You got a second cashier at Jo-Ann's? That's amazing!
On Thu, Feb 21, 2013 at 11:17 AM, Greenspun, Cindy <[log in to unmask]
> Thank you for your warm welcome, encouragement and ideas. I'd like to
> respond to some of the suggestions while this topic is still fresh, so to
> Walkie-talkies, we did try this route. Not as easy and straight-forward
> as one would wish. There were battery problems (needed coverage from
> 8:30a-12mid), staff putting them down and losing them, sound interference,
> even disability (I am deaf, me + walkie talkie = bad idea), and reluctance
> to have to carry one around.
> Intercom, we do have one and have considered a ping only to encounter
> complaints from readers. It is a library that is supposedly quiet after
> all... we only use this to announce that the library will close in 15
> minutes, then 5, then.. closed!
> We even scheduled backups to the backup. Staffed a person to sit at a
> desk behind the service points.
> But there's always work that takes folks back to their main workstations.
> Now about the workstations -- we're a large staff, about 50/60 so they're
> seated broadly in two different libraries which means they are away from
> service points. So, we can't holler for help like a cashier did when I was
> in Joann's Fabrics yesterday. I was impressed at how easily it was for her
> to just yell, "need second cashier!" when a lined formed. I do wish it was
> that simple for us.
> So, I started thinking -- why can't we create some sort of floating
> message 'ping' -- like those 'netflix' ads that somehow open as a second
> page when you're surfing the web. and how likely would it be that there
> are 50 staff members away from their computers/workstations when someone
> 'pings' for help electronically? Right?
> I'm so happy and encouraged to see such responses. Thank you!!
> -----Original Message-----
> From: Code for Libraries [mailto:[log in to unmask]] On Behalf Of
> Karen Coyle
> Sent: Thursday, February 21, 2013 11:33 AM
> To: [log in to unmask]
> Subject: Re: [CODE4LIB] A newbie seeking input/suggestions
> I think your situation in your library is a very common one, most likely
> more common than being a "coder" in the sense of creating new software or
> adding functionality to existing software. In fact, in every office I have
> been in, including ones not in libraries, many people who didn't start
> their careers with computer science in mind are the ones maintaining
> systems, creating reports, running queries.
> In the library world I think we have an obligation to provide as much
> support and encouragement as possible for library employees who perform
> these tasks. As you imply, oftentimes these employees (librarians by MLS or
> not) have been kind of thrown into the job and have few places where they
> can go to ask questions, get needed training, or have a shoulder to cry on.
> The code4lib list and the two related IRC channels (both on the freenode
> network), #code4lib and #libtechwomen are good places to start. If you need
> help setting up IRC, contact me off-list and I will do my best to walk you
> through it. Also, there may be similar lists specifically addressing the
> library management software in your institution, and the experts in that
> particular system probably hang out there.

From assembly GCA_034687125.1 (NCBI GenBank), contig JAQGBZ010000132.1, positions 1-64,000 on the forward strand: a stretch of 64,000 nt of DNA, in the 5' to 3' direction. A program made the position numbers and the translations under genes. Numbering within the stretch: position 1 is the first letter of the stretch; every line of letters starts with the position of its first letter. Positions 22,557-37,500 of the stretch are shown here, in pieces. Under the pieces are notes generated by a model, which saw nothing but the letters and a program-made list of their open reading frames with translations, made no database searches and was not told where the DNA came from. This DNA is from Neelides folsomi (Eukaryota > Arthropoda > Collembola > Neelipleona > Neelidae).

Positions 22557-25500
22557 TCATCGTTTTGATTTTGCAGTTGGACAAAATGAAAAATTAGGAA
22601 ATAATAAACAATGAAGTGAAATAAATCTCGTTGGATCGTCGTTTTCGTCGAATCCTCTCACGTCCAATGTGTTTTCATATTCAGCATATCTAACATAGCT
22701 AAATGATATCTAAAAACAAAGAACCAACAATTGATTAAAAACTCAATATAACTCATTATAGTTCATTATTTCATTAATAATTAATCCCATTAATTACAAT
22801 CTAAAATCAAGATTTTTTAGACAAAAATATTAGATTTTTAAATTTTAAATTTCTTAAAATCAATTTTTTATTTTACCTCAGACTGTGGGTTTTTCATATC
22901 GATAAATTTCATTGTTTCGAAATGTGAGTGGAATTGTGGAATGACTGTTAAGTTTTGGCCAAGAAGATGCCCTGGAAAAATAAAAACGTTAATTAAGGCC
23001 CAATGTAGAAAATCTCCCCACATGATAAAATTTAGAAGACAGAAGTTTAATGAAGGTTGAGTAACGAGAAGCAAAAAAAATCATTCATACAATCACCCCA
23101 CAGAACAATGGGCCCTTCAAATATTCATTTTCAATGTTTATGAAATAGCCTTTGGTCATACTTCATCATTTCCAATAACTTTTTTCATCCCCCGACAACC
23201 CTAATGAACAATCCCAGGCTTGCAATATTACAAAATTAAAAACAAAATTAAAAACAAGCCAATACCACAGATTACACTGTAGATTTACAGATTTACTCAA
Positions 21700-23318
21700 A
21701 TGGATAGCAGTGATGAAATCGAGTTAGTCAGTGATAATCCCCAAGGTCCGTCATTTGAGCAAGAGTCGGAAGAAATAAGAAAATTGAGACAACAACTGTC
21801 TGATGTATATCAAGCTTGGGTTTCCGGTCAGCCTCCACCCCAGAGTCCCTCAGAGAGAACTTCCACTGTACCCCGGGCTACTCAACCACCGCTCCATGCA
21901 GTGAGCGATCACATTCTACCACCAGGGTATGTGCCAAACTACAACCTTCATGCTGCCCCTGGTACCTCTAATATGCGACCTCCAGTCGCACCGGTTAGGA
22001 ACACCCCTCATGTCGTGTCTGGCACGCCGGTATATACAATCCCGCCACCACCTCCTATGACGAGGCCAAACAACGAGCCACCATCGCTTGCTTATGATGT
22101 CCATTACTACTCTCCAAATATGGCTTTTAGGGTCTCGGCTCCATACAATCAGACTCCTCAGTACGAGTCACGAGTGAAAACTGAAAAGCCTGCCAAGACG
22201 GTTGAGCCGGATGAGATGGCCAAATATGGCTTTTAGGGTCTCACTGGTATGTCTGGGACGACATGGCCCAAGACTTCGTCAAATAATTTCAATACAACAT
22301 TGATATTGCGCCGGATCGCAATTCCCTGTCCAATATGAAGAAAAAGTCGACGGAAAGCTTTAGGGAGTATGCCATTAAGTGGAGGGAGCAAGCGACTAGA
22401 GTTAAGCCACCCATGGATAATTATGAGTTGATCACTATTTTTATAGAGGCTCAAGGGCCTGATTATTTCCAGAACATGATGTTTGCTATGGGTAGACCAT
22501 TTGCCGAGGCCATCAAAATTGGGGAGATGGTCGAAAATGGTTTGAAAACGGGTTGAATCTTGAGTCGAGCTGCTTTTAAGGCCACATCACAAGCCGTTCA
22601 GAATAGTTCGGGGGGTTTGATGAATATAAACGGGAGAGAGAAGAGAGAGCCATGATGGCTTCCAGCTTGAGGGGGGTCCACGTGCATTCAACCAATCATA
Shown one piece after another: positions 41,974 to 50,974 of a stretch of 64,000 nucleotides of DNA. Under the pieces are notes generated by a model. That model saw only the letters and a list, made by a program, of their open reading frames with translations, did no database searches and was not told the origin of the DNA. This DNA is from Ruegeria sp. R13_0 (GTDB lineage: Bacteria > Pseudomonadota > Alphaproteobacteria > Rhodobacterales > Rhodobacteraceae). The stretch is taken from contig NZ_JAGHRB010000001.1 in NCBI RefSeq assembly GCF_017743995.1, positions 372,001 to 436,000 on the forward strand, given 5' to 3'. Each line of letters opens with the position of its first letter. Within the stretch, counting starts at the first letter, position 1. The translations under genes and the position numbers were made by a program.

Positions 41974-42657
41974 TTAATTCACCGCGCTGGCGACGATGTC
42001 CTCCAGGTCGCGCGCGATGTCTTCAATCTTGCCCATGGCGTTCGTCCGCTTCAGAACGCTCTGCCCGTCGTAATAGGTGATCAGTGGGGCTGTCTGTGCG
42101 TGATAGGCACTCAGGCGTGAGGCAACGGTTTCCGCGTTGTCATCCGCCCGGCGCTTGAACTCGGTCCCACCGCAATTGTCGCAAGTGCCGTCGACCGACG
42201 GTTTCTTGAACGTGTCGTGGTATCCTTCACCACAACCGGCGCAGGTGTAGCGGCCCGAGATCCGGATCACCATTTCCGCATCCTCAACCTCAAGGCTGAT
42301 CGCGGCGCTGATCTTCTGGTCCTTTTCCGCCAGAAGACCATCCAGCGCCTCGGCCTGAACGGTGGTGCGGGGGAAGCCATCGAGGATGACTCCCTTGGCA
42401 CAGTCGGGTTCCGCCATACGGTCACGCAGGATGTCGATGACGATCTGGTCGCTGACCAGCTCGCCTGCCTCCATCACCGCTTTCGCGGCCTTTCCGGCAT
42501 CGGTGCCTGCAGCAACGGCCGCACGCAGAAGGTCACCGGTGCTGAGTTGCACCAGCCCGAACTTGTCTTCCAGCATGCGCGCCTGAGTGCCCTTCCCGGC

> On 2/21/13 7:57 AM, Greenspun, Cindy wrote:
> > Hello -
> > I'm a newbie to this listserv. I'm not a librarian, nor am I a coder.
> I primarily do systems related work with our library management system, run
> SQL reports as needed and project management. I also work for Access
> Services and even though I'm considered IT, I'm not in the library IT
> department. This is a new position in my department and we're still
> figuring things out as we go along.
> > I work in one of the many libraries at Yale University. In the
> department I work in, we have three busy service points - two circulation
> desks and a privileges/registration office. There are about 50/60 staff
> members and roughly 50+ student employees who rotate at these service
> points. There are times when there are students who are late reporting to
> a service point, no-shows, or suddenly there's a long line and only one
> person at a staffed service desk. At a meeting recently, I was listening
> to a work leader lament how, if she is the only person there, she is just
> too busy to make a phone call or send an email asking for help - a common
> occurrence. After I heard her, I wondered how possible it would be to
> create some sort of desktop 'app'. One that requires only one click and is
> smart enough to know its service desk location and is sent to the right
> folks who could come assist right away, upon demand. These would be on
> Windows workstations.
> > Recently, I've seen many encouraging responses to the latest 'getting
> > started...' emails and feel motivated to write to this listserv as I'm
> > eager to learn and to try to do this myself. I hope that this will be
> > a simple enough project for me but I'm just not sure where to start or
> > what I should be looking at. So, here I am, not a librarian, nor a
> > coder. I write to this listserv seeking suggestions, ideas and
> > encouragement. :)
> > Thank you -
> > Cindy
> Karen Coyle
> [log in to unmask] http://kcoyle.net
> ph: 1-510-540-7596
> m: 1-510-435-8234
> skype: kcoylenet
Ellen Knowlton Wilson
Instructional Services Librarian
Room 250, University Library
University of South Alabama
5901 USA Drive North
Mobile, AL 36688
Please note new email address:
[log in to unmask]